The survey for the Corridor Study comments has been withdrawn. The Public Comments to date can be viewed here: http://www.dchcmpo.org/civicax/filebank/blobdload.aspx?BlobID=30485
CHPD Reports Vehicle Break-ins Increasing
The Chapel Hill Police Department says it has seen a sharp increase in break-ins to unattended motor vehicles this year, and that three simple steps could help reduce those crimes.
Residents have reported 215 cases of breaking and entering to a motor vehicle since mid-March 2020. That is a 74-percent increase compared to the same time frame last year (123, from March 13 to Sept. 15, 2019).
The CHPD says it has received numerous reports that the vehicles were entered, with the suspects going through the center console, glove box, and other areas looking for valuables. Even spare change is often reported stolen.
“The most concerning larceny from a motor vehicle that we saw was that of two handguns over the weekend,” said Chapel Hill Police Chief Chris Blue. “Firearms should be secured at all times. Period. Leaving a gun in a vehicle, unlocked, is not adequately secured.”
Blue urged local residents to “please lock your doors, roll up your windows and store your valuables out of sight.” These are, he said, “quick, easy steps. In most of these cases, subjects are walking vehicle to vehicle and pulling door handles. If they’re locked — as long as they don’t see something that appears to be valuable — we hope they will move along.”
Task Force Seeking Applicants
Applications are now being accepted from Chapel Hill residents wishing to serve on the town’s Reimagining Community Safety Task Force that is scheduled to be appointed by the Town Council in October.
The council announced its intention to establish this task force on developing new community approaches to improve racial equity and safety in a resolution at its June 24 virtual meeting (townofchapelhill.org/Home/Components/Calendar/Event/17548). The council established two subcommittees at its Sept. 9 virtual meeting (townofchapelhill.org/Home/Components/Calendar/Event/18008/15), one to finalize the charge of the task force and the other to select 13 members and two alternates to serve on the task force.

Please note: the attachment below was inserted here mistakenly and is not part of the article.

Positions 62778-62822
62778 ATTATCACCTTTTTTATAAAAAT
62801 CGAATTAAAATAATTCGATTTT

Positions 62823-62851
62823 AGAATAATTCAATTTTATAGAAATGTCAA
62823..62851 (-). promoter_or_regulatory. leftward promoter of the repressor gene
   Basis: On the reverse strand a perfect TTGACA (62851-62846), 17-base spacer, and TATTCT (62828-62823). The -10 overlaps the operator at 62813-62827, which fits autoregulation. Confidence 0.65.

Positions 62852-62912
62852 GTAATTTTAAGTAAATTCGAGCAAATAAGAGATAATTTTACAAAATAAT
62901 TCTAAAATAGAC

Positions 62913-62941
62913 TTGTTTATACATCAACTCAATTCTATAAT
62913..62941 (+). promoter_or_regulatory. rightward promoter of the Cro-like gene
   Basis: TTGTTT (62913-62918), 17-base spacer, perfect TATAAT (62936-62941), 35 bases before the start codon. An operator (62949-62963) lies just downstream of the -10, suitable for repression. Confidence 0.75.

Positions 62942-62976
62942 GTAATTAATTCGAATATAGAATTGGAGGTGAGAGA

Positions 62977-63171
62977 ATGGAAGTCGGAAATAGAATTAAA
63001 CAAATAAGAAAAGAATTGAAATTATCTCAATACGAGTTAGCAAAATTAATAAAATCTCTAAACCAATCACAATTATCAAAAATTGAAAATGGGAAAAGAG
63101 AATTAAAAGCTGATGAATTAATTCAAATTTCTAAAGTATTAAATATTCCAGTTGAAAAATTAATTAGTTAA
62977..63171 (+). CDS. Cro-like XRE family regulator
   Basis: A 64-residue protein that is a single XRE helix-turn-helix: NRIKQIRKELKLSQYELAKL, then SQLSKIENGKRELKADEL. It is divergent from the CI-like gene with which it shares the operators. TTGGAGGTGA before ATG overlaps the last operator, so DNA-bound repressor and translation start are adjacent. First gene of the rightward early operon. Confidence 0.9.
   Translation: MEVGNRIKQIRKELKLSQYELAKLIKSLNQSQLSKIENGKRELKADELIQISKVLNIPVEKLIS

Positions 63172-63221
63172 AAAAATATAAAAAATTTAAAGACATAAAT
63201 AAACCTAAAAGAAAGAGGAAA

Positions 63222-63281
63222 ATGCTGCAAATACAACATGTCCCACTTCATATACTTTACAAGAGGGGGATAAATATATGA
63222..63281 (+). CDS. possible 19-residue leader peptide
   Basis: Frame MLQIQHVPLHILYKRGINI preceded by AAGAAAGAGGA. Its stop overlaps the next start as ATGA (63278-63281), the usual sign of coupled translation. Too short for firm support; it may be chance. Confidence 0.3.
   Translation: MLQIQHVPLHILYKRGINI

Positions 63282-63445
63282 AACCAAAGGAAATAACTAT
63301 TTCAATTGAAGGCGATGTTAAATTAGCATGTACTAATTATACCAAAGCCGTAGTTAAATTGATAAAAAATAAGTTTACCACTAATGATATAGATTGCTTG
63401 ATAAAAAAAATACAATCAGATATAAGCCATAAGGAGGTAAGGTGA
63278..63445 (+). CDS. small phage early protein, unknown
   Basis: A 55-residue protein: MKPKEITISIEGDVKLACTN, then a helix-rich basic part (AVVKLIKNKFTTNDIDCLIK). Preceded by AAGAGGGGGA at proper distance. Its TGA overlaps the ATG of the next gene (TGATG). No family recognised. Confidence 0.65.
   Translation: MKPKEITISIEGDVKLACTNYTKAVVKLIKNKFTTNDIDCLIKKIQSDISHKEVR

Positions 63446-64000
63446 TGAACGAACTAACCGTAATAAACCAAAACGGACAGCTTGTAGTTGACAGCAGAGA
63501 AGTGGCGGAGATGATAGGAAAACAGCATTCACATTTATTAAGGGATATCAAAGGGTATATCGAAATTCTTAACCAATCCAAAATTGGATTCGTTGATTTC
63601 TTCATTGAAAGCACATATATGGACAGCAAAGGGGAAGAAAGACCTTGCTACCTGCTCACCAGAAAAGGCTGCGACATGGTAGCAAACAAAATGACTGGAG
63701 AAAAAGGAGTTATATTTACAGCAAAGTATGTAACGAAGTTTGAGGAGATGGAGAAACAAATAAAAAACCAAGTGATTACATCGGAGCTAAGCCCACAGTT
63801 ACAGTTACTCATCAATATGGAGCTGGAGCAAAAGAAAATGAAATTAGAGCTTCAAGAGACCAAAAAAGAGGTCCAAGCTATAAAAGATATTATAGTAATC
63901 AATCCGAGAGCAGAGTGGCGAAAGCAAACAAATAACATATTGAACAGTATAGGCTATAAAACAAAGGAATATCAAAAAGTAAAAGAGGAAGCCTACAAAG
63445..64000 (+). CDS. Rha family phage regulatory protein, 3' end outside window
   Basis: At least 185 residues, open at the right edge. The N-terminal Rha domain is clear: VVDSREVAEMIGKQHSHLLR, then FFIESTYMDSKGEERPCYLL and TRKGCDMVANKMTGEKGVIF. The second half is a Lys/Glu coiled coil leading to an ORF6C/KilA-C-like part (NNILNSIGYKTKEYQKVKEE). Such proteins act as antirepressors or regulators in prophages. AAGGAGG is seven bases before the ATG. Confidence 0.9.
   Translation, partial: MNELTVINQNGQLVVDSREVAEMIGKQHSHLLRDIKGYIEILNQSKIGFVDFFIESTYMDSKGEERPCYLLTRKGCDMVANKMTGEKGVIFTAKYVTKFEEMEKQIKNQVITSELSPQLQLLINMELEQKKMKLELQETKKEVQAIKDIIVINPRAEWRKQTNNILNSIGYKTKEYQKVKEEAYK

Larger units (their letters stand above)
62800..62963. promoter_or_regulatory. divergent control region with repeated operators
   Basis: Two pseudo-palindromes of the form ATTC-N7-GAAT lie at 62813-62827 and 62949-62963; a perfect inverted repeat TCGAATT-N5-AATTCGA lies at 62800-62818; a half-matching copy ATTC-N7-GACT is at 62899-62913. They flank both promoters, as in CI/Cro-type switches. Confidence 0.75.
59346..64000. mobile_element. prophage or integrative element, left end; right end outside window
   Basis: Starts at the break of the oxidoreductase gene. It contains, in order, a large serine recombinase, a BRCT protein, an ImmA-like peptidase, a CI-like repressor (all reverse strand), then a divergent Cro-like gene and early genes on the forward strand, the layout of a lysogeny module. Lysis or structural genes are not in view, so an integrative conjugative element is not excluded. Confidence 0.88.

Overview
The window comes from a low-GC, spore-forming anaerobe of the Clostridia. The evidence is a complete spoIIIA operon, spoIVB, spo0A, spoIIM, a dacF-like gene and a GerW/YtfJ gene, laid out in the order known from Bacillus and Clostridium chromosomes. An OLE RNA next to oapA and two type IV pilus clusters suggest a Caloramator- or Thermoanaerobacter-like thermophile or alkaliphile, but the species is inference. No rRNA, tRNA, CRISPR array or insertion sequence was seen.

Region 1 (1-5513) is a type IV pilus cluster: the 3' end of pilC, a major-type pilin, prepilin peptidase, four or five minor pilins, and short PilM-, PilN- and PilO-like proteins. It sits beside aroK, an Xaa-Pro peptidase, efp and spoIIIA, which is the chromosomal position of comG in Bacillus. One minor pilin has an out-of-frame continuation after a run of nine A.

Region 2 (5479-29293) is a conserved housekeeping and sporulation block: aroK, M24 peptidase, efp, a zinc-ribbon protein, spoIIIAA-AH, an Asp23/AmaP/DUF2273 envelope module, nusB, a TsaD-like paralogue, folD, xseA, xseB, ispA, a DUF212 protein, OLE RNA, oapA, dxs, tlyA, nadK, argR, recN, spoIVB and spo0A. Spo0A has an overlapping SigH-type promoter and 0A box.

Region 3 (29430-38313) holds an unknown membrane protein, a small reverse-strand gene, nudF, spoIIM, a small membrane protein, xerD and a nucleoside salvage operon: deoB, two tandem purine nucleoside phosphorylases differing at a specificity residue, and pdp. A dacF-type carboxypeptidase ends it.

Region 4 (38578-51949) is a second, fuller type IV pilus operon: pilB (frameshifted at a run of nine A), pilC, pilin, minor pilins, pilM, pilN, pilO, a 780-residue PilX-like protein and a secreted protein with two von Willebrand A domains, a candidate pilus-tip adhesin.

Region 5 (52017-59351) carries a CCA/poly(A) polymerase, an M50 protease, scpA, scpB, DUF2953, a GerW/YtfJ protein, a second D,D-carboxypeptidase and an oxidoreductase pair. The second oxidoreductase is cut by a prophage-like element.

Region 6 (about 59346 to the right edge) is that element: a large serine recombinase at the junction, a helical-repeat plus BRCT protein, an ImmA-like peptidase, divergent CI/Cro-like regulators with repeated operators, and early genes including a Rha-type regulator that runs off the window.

For more information about the Reimagining Community Safety Task Force, visit townofchapelhill.org/boards. Applications will be accepted through Sept. 28. Apply at chapelhill.granicus.com/boards/forms/146/apply.
Towns Reopen Some Facilities
As of Sept. 11, a number of Carrboro’s recreation facilities have reopened.
They include: Park pavilions/picnic shelters, playgrounds, the dog park at Hank Anderson Park and the bicycle pump tracks at Dr. Martin Luther King, Jr. Park.
For facilities like pickleball courts and soccer fields, reservations are now being accepted, but are limited to a maximum of 25 people. All other reservations remain suspended until further notice, including all reservations for the Century Center.
Indoor town facilities remain closed.
In Chapel Hill, also as of Sept. 11, now open are playgrounds, picnic shelter reservations, the bocce court, the sand volleyball courts and tennis and pickleball courts.
Food Drive Volunteers Needed
The Town of Chapel Hill needs volunteers to help with the weekly food bank distributions. As the number of weeks in pandemic continue to grow so does the need for more volunteers.
Community members in need of food assistance can view the weekly food distribution schedule.
If you’re able to volunteer a few hours (up to 4), sign up at https://www.signupgenius.com/go/904044FA8A922A1FA7-chapel1/. The food bank distribution takes place at the Eubanks Park and Ride lot.
New Phase for County Reopening
Orange County is moving into Gov. Roy Cooper’s Phase 2.5 of the statewide reopening plan — but with a few exceptions.
In the county, the limit on mass gatherings will remain at 10 people indoors and 25 outdoors, as opposed to the governor’s new limit of 25 people indoors and 50 outdoors. According to county officials, this limit will be reconsidered when the county’s positivity rate for COVID tests decreases to 5 percent. It is currently at almost 10 percent, according to data from the state Department of Health and Human Services.
“We need the community to partner with us in order to get the positivity rate down to 5 percent for a sustained amount of time,” said Penny Rich, chair of the Orange County Commissioners.
State restrictions under the governor’s executive order will remain in effect in Orange County through Oct. 31 despite the state expiration date of Oct. 2.